Whitehead's use of digital imaging in Retouch has a corollary in his earlier collage and painting techniques. "In the late 60s (before computers) I was working using various collage techniques. Today it is possible to work with the photographic image, which for me has similarities to an earlier way of working that feels familiar and natural. The comparison between painting and digital imaging is quite complex, as both are similar in different ways. I use both techniques. The 'mental speed' at which I work with the computer feels faster, yet, painting has a different kind of spontaneity. It's a different way of working, something that I have not experienced before, but somehow creates different kinds of work. With the computer it has a memory bank that can be used instantly."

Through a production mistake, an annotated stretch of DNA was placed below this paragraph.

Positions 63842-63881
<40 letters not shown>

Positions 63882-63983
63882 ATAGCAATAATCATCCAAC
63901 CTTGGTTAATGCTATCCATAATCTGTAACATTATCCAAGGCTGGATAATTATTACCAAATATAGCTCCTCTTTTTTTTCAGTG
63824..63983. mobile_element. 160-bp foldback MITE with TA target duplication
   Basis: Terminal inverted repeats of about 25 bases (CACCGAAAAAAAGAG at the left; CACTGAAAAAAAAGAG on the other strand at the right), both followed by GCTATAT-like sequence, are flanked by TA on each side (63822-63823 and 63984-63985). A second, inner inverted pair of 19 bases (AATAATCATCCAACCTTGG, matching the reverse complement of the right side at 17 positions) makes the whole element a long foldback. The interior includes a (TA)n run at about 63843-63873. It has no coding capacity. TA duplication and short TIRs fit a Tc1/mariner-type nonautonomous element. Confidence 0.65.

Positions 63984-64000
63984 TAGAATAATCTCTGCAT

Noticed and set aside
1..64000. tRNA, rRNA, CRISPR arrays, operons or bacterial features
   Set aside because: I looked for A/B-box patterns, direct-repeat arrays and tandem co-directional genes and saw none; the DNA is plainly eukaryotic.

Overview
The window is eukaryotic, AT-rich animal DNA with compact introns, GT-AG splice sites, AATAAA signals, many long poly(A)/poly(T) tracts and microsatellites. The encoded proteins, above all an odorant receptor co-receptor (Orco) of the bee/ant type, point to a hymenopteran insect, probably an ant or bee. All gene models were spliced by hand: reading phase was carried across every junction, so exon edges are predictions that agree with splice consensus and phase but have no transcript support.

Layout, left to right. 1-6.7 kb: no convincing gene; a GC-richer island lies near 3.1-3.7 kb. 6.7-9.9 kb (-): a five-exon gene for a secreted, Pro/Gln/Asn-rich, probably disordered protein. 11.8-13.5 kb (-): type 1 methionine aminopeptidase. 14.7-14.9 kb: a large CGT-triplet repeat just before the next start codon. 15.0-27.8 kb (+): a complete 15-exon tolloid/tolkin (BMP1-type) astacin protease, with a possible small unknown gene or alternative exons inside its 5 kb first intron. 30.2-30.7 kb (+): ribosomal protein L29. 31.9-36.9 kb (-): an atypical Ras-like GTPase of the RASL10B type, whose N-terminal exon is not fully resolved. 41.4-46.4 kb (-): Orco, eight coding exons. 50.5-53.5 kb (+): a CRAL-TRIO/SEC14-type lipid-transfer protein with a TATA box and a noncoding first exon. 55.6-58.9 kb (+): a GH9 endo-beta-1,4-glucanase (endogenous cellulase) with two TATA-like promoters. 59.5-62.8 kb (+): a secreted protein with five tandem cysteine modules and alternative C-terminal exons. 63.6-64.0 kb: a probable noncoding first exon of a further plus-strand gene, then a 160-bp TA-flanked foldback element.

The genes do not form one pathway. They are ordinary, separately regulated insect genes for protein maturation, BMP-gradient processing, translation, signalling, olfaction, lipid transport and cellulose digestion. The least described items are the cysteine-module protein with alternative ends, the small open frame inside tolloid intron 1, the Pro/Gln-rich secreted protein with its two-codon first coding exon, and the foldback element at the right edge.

Whitehead's work poses the question, what is real. "This is a concern in Retouch, to bring attention to the ambivalence of the realities perceived, so the two composed elements become insecure as experienced realities." A photograph is a trace, whereas a digital image is an icon, where the origin of the image is not so obvious. Digital collage is a fine medium for work that investigates the meanings, character and existence of several adjacent realities. And the zone where fantasy and reality become mixed, and where everything is real.